About two weeks into my life in China, I signed up for a trip to Ningbo. I was excited to explore outside of Fuzhou and meet some people from other branches at the school.
At 6.40am, I left my apartment to hunt for a taxi to take me to the train station. For some reason, it seems as though taxis just do not exist before 7am in Fuzhou! Where were they all?! I eventually managed to flag one down, after several minutes of panicking, and made my way to the station.
When I got to the station, it looked like an airport! It was absolutely massive. I couldn’t believe it – I was expecting some little train station, nothing quite like the airport-like building I was being dropped off at.
We waited for the rest of the group to arrive, and then made our way into the station where we had to go through passport control and have our bags scanned through the x-ray machine.
There was only one man at passport control, and what seemed like hundreds of people trying to get past him. We eventually got through, but one of the guys on the tour was held behind at passport control! His passport number had been incorrectly written on his ticket, and he wasn’t being allowed through. We were cutting it fine with the amount of time left before train departed. So fine, in fact, that the doors to the platform had been padlocked shut! We managed to get the doors unlocked, and ran down onto the train just before it left.
The train was so nice! Really clean, spacious, and fast. I was sat by the window, and so had a nice time looking out of the window at the scenery flashing past. After about 4 hours we arrived at Ningbo. We were greeted by a coach and taken along to a restaurant for lunch.
Day 1 – Deep-Sea Fishing
We had a huge amount of food for lunch – rice, noodles, bok choi, chicken, soups, shrimps, pork, and a whole lot more I can’t remember. We then headed off to the shore where we were going deep-sea fishing.
Deep-sea fishing…. I am not exactly the fishing type. I’m a bit creeped out by fish, if I’m entirely honest. But, hey! I’m saying yes to as much as possible at the moment, and so that is how I ended up on a trip with deep-sea fishing on the itinerary. For some reason, I was expecting us to be on a big trawler, far off shore. Thankfully, that was not the case. Instead, we were on a lovely little quaint fishing boat, with a fisherman and his wife. To get to the boat, we had to walk down a very long rickety wooden pier onto a little dock.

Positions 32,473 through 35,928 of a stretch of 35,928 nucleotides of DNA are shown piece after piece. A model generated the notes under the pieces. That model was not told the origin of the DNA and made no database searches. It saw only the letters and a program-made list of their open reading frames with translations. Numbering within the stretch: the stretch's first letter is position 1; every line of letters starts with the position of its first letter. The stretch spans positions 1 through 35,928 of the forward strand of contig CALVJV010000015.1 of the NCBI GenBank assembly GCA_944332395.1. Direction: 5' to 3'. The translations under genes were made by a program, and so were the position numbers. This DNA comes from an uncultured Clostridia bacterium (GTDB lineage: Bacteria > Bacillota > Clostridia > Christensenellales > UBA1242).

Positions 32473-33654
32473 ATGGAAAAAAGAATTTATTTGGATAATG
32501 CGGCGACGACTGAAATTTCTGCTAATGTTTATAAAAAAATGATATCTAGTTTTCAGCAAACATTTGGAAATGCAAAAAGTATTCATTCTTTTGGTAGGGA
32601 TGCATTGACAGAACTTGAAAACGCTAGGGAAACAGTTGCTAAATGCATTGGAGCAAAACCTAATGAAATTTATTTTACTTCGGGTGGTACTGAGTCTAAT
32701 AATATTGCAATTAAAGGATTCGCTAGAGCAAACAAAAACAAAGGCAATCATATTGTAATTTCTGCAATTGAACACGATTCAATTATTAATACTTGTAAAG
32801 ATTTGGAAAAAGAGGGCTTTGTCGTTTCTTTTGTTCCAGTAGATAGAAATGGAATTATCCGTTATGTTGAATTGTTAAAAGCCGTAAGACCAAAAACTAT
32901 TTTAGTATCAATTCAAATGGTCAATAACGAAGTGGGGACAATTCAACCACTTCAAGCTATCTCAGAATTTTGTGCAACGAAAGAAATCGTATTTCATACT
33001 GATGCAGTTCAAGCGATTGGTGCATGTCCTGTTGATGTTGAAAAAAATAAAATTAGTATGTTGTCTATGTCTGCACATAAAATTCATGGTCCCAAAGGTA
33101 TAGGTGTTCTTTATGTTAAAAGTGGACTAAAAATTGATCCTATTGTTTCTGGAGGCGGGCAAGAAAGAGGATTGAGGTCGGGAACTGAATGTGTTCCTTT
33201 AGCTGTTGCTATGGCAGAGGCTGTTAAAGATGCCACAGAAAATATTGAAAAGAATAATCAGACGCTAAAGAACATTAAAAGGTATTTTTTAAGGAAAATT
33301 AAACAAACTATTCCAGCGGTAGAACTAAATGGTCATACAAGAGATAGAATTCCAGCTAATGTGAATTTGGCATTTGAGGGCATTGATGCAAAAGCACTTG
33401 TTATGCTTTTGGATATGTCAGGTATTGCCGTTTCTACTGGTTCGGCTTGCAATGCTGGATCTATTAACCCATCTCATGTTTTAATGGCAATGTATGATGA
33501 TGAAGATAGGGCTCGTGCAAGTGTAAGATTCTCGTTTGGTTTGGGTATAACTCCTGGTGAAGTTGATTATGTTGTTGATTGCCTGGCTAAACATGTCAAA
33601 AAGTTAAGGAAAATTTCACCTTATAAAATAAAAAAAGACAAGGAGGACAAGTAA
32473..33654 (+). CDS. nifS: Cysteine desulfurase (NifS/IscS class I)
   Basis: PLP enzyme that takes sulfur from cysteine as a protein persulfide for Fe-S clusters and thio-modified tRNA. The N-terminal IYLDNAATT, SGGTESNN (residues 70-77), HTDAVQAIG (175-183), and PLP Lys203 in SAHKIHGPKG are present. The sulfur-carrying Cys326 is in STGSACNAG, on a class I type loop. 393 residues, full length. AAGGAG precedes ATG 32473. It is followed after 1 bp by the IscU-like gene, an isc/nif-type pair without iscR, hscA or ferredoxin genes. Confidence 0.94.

When we set off, we had a nice little ride around the bay. It was nice to get some fresh air, and the wind was really refreshing. On the boat, we stopped a couple of times so that the fisherman and his wife could pick up their traps. They showed us their catch and then the fisherman’s wife cooked it for us!
We pulled up at a little island and ate the seafood. I had some of the octopus, shrimps and attempted to eat some crab. The crabs were extremely fiddly, so in the end, I just gave up as I wasn’t really getting anywhere with it.
We headed back to shore, where we went and settled in at the hotel. After freshening up, we headed to the KTV (karaoke bar) which was right next door. How perfect! We had a great time singing, and I think we ended up spending more time at the KTV than we had fishing! Ha! After about 4-5 hours of karaoke, we stopped and got some street food (which was so cheap and delicious!) and then headed back to the hotel to sleep!
Day 2 – Chiang Kai-Shek & the Straw Museum
The next morning after a buffet breakfast, we got back on the coach and headed about 100 meters to the hometown of Chiang Kai-Shek, who led the Republic of China for many years. His hometown was very pretty, and we learnt about his family and the history of the town. We saw where he lived, where his son lived, where he was born and the previous family home. The buildings were beautiful and the small town was peaceful, despite there being quite a few tourists around. We explored for quite a few hours and wandered down the old street. It was nice to have wandered around there and seen somewhere with such history in China.
After several hours of exploring Chiang Kai-Shek’s hometown, we all got back onto the bus, and had another very filling lunch, then headed to the rather peculiar straw museum. It was, essentially, a quick 5 minute pit stop. We wandered around the very small museum, looked at pictures of a building and then we went into the shop. The shop was not really a souvenir shop. It was a proper shop with a whole bunch of good quality straw products! The museum had been slightly bizarre with some wax models of people pretending to make straw. All very strange…
Rita is a British ESL teacher currently teaching at our Ping Dong branch. You can read her story on how she ended up in China here.